Friday, September 21, 2012

There Will Be Graphs: Part Four of a Series

By: Evan D. Robertson, Project Associate.

So far this series has used social network analysis techniques to analyze a variety of different economic data sets that are decidedly not social networks. The next few parts of this series will transition to using social network analysis for its intended purpose, to examine social networks. Before delving into social networks crucial to our local economy, it seems prudent to give a brief introduction into the concepts underpinning social network analysis.

At its most basic components a social network is comprised of actors and relational ties. An actor is an individual within a social network while a relational tie is something that connects two or more actors together. While networks can become increasingly complex as you add more actors into the analysis, it is important to keep in mind the simple composition of the network, a social network merely represents connections between individuals. Or rather, it is an elaborate game of connect-the-dots. However, to handle the increasingly large nature of these data sets social scientists have added a myriad of terms and analysis techniques to simplify their investigations. We’ll go through a few of these now, but first a graph!

The preceding graph represents a fictitious social network. The network is composed of seven actors (also called vertices) with eight rational relations (also called edges). The actors are arranged in two cliques highlighted in the following way: Clique 1 indicated by blue squares and Clique 2 represented by lime green circles. A clique is a subgroup of actors who are all directly connected to one another and no additional member exists who is also connected to all members of the clique.* Think high school, with the various groups coalescing in the halls. The clique used by social network analysts and the clique that we intuitively know is nearly the same. Another important concept shown in the graph is the network bridge, displayed by the red triangle. This individual, fictitious as he or she is, plays a pivotal role within the social network.

The network bridge plays a vital connecting role within the context of the social network. For example, let’s imagine that the above network represented a group of doctors attempting to cure a disease of a patient. The two cliques might then represent two different specialty groups that need to communicate with one another in order to diagnose an illness. The network bridge would represent the patient’s primary doctor coordinating the patient’s care by relaying information between both specialty groups. Without this connection, this network bridge, the two different specialty cliques will almost invariably (as has been my experience) come up with two different illnesses plaguing the patient. The diagnoses would almost inevitably be related to the specialist’s area of expertise. If the clique is a group of Nephrologists then something is wrong with your kidneys, if they happen to be Neurologists then it’s all in your head.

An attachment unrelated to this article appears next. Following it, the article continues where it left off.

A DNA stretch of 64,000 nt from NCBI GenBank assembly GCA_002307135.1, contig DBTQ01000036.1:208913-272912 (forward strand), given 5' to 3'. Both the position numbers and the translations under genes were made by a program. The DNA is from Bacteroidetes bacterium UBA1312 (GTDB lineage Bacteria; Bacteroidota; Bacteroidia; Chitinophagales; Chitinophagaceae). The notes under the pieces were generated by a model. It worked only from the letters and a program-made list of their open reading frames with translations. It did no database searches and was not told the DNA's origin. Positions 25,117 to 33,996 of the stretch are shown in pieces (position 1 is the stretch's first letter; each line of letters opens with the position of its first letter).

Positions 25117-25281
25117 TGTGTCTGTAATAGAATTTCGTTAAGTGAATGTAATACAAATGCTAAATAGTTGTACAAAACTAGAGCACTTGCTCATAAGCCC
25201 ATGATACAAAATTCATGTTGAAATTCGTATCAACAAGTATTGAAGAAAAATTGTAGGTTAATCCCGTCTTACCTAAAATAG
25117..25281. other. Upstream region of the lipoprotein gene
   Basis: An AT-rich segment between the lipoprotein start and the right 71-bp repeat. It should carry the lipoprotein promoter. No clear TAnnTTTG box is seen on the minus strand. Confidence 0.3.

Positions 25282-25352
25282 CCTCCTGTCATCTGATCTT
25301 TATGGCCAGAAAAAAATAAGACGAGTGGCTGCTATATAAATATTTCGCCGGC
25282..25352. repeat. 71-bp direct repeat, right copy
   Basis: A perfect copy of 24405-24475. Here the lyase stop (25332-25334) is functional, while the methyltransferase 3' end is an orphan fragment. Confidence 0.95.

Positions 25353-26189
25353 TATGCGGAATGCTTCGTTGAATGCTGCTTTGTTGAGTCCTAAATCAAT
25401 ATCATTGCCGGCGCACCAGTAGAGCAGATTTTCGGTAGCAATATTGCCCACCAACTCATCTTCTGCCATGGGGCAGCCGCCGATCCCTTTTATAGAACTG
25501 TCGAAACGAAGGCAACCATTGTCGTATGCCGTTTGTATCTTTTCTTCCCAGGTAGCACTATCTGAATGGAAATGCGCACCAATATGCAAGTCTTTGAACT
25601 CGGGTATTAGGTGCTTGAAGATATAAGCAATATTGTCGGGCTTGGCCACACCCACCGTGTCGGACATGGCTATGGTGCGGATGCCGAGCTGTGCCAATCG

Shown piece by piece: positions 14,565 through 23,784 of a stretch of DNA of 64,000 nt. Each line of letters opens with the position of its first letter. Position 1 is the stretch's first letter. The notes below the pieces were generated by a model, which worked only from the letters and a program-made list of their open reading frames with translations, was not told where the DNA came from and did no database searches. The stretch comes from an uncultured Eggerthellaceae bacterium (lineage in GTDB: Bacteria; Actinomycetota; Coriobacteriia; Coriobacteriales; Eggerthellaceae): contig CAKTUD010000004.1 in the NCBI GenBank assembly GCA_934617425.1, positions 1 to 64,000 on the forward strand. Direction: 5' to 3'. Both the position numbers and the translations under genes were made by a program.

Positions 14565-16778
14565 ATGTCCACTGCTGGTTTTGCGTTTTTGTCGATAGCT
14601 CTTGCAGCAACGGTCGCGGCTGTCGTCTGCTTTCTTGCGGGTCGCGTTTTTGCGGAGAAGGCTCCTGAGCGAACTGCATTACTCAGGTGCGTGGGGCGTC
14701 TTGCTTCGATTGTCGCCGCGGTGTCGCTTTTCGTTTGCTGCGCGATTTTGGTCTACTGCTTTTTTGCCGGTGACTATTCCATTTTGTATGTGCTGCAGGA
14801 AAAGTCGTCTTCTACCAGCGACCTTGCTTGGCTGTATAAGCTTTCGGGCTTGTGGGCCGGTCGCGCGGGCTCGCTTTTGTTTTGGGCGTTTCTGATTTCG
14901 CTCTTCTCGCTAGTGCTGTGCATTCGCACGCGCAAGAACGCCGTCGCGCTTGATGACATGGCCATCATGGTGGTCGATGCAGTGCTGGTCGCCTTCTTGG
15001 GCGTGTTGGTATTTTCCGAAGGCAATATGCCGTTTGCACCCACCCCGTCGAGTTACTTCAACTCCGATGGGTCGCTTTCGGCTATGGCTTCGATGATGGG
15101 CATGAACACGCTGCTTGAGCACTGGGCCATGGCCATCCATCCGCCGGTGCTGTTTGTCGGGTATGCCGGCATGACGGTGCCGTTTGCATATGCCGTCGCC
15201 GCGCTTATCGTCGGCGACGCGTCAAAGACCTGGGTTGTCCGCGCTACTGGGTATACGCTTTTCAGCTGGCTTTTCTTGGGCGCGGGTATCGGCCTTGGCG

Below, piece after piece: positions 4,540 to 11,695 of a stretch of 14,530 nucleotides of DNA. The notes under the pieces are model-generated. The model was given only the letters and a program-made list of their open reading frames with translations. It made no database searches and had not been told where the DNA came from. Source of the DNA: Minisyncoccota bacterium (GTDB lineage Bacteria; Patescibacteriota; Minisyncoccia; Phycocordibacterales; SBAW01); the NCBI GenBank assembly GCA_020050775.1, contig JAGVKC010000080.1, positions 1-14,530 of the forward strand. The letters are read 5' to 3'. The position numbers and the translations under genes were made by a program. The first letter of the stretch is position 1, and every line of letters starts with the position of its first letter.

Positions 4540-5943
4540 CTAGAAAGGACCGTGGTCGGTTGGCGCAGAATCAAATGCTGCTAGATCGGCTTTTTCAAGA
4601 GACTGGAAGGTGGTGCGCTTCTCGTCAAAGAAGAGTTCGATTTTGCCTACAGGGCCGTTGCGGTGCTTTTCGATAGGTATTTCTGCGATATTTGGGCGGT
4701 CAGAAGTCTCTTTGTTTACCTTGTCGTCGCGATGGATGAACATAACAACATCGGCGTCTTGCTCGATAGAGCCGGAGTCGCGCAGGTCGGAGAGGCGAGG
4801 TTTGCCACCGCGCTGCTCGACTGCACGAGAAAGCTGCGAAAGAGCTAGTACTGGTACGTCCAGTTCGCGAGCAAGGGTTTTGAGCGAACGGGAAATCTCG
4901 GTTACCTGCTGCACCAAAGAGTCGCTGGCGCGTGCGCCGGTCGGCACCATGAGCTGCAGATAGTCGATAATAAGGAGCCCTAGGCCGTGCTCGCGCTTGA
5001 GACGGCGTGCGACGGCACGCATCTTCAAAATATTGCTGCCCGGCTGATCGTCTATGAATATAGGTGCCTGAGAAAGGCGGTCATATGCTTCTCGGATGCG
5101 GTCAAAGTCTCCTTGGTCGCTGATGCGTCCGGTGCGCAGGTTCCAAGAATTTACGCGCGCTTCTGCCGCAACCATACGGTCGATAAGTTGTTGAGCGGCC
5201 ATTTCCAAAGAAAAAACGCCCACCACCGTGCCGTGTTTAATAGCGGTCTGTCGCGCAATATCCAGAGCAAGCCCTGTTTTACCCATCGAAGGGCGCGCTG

While the example network is composed of a relatively few number of actors, most social networks consist of a much larger number of people with a myriad of connections between them. For instance, Facebook had 955 million active users at the end of July 2012. Attempting to understand this social network (i.e. individuals who use Facebook) would be a complex task, especially if you were trying to develop conclusions about the Facebook community. Social network analysts have developed a few tools to describe and generalize large social networks.

Density and betweenness centrality are two measures aimed at inferring the overall structure of the social network as well as the importance of individual actors within the boarder social context. Network density measures the connectedness between all actors in a social network. The above graph has a network density of 0.38 where a value of 1.00 would indicate that every individual is connected to every other individual and a value of 0.00 would have indicate that all the actors in the social network aren’t connected to one another. Thus, the overall structure of our example network is rather divided since less than half of the networks total possible connections have been made.

Whereas density measures the overall structure of the social network, betweenness centrality measures the position of an individual actor in the network. More specifically, betweenness centrality is the degree to which an individual is able to tie various actors in the social network together. The network bridge, highlighted by the red triangle above, has a high betweenness centrality (9.00) compared to other individuals in the social network because he or she links two cliques together, thus, all actors in either clique must go through this individual first in order to communicate with members of the other clique.

No matter how large a social network can get (say one-seventh of the world’s population), the tools for analyzing a social network and the concepts behind the analysis are relatively straight forward. You have individuals (actors), you have the connection between actors (relational ties), and you have tools to measure the overall connectedness of the network (density) and an individual’s connectedness in the overall network (betweenness centrality). With this in mind, the following blogs will utilize these concepts and tools to draw conclusions regarding various social networks.

* Hawe, P., Webster, C., and Shiell, A. (2004). A Glossary of Terms for Navigating the Field of Social Network Analysis. Journal of Epidemiology and Community Health, 58 (12), 971-975.